It is that time of year when local anglers and visitors gear up and prepare to target winter sheepshead. What makes December, January and February prime months to target large sheepshead is not because large sheepshead have not been around through the spring, summer and fall months. It is because during those warmer months, the sheepshead have a lot of competition feeding on the same diet as them, like pinfish, spot, porgy, pig fish, puffer fish, spade fish, etc. These smaller species of scavengers and crustacean feeders are aggressive and move around faster than most sheepshead, intending to reach the bait on your hook before large sheepshead can get to it themselves, making it difficult during the warmer months to land large sheepshead.
Large sheepshead are large for a reason, and here in the Lowcountry, a large sheepshead means a smart, cautious, careful, experienced adult sheepshead. A lot of anglers will find themselves landing a lot of small sheepshead between 5 in. and 16 in. This is because sheepshead within this range are younger and inexperienced and will take advantage of what food is available that seems to be on their diet, and for those anglers that are not familiar with a sheepshead’s lifecycle may be surprised to learn that a 23 in. sheepshead is about 20 years old—in some cases, older.
This is how long it takes for these fish to reach weights between 8 lbs. and 16 lbs., depending on their food source. This is why it becomes important to release a decent amount of large sheepshead caught so that these old adults can breed a healthy, strong gene pool of offspring that will become their next generation.
So, why does it become easier to target these larger fish in the winter? It is because of those scavengers and crustacean feeders I mentioned above move out to sea in the winter, giving the sheepshead a reprieve during our winter months.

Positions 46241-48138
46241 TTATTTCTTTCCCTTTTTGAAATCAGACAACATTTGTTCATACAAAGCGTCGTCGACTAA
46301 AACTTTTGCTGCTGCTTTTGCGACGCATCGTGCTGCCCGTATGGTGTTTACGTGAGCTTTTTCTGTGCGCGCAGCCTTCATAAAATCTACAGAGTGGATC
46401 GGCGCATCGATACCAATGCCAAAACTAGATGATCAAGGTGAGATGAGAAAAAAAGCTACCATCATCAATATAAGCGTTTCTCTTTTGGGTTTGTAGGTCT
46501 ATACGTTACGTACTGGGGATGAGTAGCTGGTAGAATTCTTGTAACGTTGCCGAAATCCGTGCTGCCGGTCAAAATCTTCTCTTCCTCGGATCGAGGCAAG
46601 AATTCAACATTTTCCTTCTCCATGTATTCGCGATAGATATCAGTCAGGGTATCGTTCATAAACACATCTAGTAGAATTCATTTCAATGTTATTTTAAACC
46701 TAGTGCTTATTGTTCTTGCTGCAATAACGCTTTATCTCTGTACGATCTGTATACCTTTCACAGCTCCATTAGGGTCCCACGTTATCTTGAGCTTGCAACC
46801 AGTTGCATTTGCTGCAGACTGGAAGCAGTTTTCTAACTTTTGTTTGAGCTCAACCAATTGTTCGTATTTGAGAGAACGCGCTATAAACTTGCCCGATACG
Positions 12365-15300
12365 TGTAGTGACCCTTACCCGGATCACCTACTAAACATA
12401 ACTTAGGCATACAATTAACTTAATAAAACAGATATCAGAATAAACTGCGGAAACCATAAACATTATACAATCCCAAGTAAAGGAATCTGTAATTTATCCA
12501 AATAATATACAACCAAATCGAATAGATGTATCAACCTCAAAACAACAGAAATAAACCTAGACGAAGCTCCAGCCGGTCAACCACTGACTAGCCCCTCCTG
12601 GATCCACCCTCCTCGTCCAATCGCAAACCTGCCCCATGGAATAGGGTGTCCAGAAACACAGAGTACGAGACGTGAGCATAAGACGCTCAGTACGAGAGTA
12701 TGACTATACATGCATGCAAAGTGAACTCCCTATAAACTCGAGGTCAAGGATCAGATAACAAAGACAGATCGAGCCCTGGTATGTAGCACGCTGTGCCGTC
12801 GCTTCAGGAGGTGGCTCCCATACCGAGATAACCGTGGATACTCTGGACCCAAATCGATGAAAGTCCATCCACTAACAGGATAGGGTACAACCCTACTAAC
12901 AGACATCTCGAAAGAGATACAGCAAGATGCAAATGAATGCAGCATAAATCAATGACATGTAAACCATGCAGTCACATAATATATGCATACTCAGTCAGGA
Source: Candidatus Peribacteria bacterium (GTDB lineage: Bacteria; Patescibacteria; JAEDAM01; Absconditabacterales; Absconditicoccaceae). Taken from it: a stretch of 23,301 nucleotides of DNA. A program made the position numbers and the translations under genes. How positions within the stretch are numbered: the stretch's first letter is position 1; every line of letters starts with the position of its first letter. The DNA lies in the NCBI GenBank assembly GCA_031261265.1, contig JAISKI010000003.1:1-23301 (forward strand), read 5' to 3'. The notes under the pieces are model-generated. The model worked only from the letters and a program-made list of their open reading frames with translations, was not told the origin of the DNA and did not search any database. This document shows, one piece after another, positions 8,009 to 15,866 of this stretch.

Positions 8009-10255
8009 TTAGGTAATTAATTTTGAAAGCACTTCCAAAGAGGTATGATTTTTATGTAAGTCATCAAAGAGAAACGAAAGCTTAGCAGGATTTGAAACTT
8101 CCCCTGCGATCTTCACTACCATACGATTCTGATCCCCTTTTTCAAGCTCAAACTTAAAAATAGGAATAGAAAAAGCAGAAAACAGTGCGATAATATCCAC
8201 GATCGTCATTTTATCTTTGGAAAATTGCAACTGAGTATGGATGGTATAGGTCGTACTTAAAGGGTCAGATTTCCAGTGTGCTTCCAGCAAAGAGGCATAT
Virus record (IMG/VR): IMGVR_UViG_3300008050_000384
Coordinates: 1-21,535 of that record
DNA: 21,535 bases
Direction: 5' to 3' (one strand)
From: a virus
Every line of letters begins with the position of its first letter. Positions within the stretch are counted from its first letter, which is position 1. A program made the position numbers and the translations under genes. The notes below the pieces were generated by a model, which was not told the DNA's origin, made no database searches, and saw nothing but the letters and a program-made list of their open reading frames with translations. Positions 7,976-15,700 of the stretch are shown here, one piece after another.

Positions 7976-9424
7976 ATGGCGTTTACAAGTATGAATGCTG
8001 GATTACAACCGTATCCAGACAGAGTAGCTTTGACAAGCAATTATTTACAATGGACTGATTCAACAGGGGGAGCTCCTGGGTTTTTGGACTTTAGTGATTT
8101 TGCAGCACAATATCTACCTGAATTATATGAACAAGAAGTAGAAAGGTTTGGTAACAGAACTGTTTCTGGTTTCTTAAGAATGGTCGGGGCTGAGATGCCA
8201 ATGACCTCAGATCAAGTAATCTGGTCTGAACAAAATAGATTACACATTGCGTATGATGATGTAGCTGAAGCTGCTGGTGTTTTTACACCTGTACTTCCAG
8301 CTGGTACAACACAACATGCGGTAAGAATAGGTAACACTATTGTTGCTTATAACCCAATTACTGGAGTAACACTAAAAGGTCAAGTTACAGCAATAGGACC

This allows anglers to use different baits than what we have been using in the summer because now we do not have all those little critters stealing it off of our hooks as bad, allowing those big sheepshead to feed on bait like clams out of the shell, mussels out of the shell, oysters out of the shell, barnacles in the shell and mussels in the shell.
Just remember that shellfish out of the shell are soft and runny and can be difficult to lace on a hook, if one is not experienced. If there are still some small predators hanging around stealing the soft bait from your hook, an angler can still use small pieces of pantyhose or purchase fine netting or even small bait bags used for catfish to put the soft bait in and then push the hook through the material. This will allow the soft bait to stay on the hook longer and make it harder for the smaller fish still around to steal the bait off of the hook.
A large sheepshead will grab the whole thing in most cases and allow you the opportunity to go for a hook set when those black and white ninja-like fish take a bite. That’s right, ninja-like fish because, in most cases, you will never know they were there. That’s what makes fishing for large sheepshead so much fun. Like I have said before, it becomes a competition between you and the fish.
So, good luck this winter and have fun catching your giant wintertime sheepshead and, like I always say, good luck out there and have fun fishing!